Outreach efforts for the campaign and registry are targeting geographic areas containing a large pool of potential volunteers where HIV vaccine trials are occurring. Presently, about 41 sites across the U.S. are conducting clinical trials for HIV treatment and prevention and are actively recruiting volunteers. Volunteers will sign up via the registry so they can be matched to an appropriate trial. Potential study participants are generally healthy people ages 18 to 55 who are HIV-negative and want to help find a safe and effective vaccine to end the HIV pandemic.
Similar to the COVID-19 vaccine trials, which relied heavily on community engagement to promote participation, HVTN plans to enlist the support of faith-based and other community leaders to help spread the word about the urgent need for study volunteers – especially in communities where mistrust exists because of historical biomedical research abuses and current racial disparities in healthcare.
“We’ve seen from the COVID-19 vaccine trials that faith-based and community leaders, advocates and healthcare professionals can play an instrumental role in overcoming distrust, especially in communities of color,” Wallace said. “Effective community engagement and diversity in trial participation are critical for ensuring that a vaccine that proves efficacious in a trial actually is effective for a diverse, real-world population, as well as the eventual acceptance of vaccines or therapeutics after they become licensed. We must partner again with community leaders and advocates to ensure greater diversity in HIV clinical trials, especially among key communities that typically are underrepresented, including women, transgender people, and Black, Indigenous and People of Color.”
In conjunction with the educational campaign, HVTN has developed a redesigned and comprehensive website that interested people can visit to learn more about HIV, and access the Red Ribbon Registry via the website.
For more information, go to HelpEndHIV.org.
About the HIV Vaccine Trial Network (HVTN)
The HIV Vaccine Trials Network (HVTN) is the world’s largest publicly funded international collaboration facilitating the evaluation of vaccines to prevent HIV/AIDS. The HVTN helps advance the fields of vaccinology, social and behavioral sciences, statistics, and immunology, as well as tuberculosis and COVID-19 vaccines. The HVTN’s mission is to fully characterize the safety, immunogenicity, and efficacy of HIV vaccine candidates with the goal of developing a safe, effective vaccine as rapidly as possible for prevention of HIV globally. Funding is provided by public and private sources. The National Institute of Allergy and Infectious Diseases (NIAID) at the U.S. National Institutes of Health, is the primary funder and sponsor of the majority of trials conducted by the HVTN. The Network’s clinical research sites are located at leading research institutions in over in 16 countries on four continents. Internationally renowned researchers in HIV vaccines and prevention lead these units and contribute to the Network’s scientific agenda. The Network’s headquarters are at the Fred Hutchinson Cancer Center in Seattle, Washington.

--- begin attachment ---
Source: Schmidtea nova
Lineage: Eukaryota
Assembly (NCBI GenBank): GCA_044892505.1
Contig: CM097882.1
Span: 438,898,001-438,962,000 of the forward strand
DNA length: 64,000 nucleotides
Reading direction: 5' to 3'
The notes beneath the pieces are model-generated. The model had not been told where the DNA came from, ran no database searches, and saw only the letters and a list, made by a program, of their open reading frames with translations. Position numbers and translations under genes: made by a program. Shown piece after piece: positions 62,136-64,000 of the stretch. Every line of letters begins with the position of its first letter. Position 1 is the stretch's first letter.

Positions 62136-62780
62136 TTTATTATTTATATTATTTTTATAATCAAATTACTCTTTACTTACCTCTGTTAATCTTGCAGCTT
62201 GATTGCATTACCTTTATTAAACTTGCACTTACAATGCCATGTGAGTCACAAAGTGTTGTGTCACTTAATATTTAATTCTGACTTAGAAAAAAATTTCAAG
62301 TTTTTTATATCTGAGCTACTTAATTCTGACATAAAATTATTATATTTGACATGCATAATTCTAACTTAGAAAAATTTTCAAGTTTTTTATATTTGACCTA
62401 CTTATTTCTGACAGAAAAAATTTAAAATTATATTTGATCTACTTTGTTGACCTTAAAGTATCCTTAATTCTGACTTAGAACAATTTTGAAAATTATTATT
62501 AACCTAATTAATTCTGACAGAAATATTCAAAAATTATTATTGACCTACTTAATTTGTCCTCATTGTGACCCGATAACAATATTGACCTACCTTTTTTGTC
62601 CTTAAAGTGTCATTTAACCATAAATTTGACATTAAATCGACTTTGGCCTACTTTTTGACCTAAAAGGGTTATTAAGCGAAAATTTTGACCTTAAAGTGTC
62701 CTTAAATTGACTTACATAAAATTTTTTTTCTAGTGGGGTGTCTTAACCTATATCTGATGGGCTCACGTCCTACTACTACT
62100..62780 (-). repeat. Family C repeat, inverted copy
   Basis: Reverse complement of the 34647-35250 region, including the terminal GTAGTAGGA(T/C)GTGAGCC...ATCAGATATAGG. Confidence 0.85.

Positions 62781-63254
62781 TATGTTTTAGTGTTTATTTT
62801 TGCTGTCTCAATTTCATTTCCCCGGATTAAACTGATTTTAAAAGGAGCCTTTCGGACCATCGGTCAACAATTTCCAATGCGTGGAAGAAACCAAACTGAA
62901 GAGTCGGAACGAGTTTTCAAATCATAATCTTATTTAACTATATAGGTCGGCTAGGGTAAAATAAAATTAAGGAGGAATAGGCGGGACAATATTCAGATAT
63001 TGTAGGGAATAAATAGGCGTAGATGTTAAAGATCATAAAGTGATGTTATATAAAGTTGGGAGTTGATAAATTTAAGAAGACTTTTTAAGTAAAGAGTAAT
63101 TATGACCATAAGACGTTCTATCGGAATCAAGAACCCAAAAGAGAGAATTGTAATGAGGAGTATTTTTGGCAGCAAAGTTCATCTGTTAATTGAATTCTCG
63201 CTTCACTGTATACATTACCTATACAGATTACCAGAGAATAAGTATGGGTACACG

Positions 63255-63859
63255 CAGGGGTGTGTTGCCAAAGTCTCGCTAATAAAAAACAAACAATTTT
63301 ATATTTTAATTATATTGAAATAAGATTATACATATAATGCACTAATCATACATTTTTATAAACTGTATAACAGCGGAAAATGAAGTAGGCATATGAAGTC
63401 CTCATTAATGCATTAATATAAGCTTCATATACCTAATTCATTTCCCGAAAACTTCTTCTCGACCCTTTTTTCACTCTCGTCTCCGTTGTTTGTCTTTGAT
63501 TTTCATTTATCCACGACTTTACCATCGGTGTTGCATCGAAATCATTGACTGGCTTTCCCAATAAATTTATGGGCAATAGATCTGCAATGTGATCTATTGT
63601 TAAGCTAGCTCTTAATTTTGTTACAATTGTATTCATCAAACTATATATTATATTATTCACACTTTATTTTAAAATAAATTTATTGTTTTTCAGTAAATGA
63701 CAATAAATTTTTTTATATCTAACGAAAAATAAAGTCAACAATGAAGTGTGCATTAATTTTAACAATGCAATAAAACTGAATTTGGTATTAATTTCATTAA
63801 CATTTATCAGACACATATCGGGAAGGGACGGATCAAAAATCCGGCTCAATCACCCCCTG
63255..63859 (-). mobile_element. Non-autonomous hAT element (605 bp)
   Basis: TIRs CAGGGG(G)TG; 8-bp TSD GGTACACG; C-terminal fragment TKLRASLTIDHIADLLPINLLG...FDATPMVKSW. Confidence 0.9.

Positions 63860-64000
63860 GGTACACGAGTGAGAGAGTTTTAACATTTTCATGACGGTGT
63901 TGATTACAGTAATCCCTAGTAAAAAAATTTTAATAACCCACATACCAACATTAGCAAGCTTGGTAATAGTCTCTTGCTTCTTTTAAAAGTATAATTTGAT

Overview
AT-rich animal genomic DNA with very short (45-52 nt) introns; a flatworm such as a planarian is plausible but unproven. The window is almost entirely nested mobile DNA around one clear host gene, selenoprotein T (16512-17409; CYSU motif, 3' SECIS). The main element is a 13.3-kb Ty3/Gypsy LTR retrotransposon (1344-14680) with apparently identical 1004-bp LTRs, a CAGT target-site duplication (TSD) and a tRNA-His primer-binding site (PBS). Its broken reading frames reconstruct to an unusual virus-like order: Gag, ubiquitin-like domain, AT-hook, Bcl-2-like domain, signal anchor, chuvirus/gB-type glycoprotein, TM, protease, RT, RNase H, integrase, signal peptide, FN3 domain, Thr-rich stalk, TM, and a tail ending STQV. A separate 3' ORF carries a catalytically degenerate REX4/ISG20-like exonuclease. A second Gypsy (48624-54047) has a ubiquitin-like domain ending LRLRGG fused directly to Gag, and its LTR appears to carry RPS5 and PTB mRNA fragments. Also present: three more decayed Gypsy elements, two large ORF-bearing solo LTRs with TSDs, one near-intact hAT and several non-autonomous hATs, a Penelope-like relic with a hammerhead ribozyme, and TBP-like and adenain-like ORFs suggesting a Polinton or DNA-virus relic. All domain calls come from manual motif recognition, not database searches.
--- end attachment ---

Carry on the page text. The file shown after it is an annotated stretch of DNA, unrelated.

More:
About the COVID-19 Prevention Network (CoVPN)
The COVID-19 Prevention Network (CoVPN) was formed by the National Institute of Allergy and Infectious Diseases (NIAID) at the U.S. National Institutes of Health to respond to the global pandemic. Through the CoVPN, NIAID is leveraging the infectious disease expertise of its existing research networks and global partners to address the pressing need for vaccines and antibodies against SARS-CoV-2. CoVPN works to develop and conduct studies to ensure rapid and thorough evaluation of vaccines and antibodies for the prevention of COVID-19. The CoVPN is headquartered at the Fred Hutchinson Cancer Center.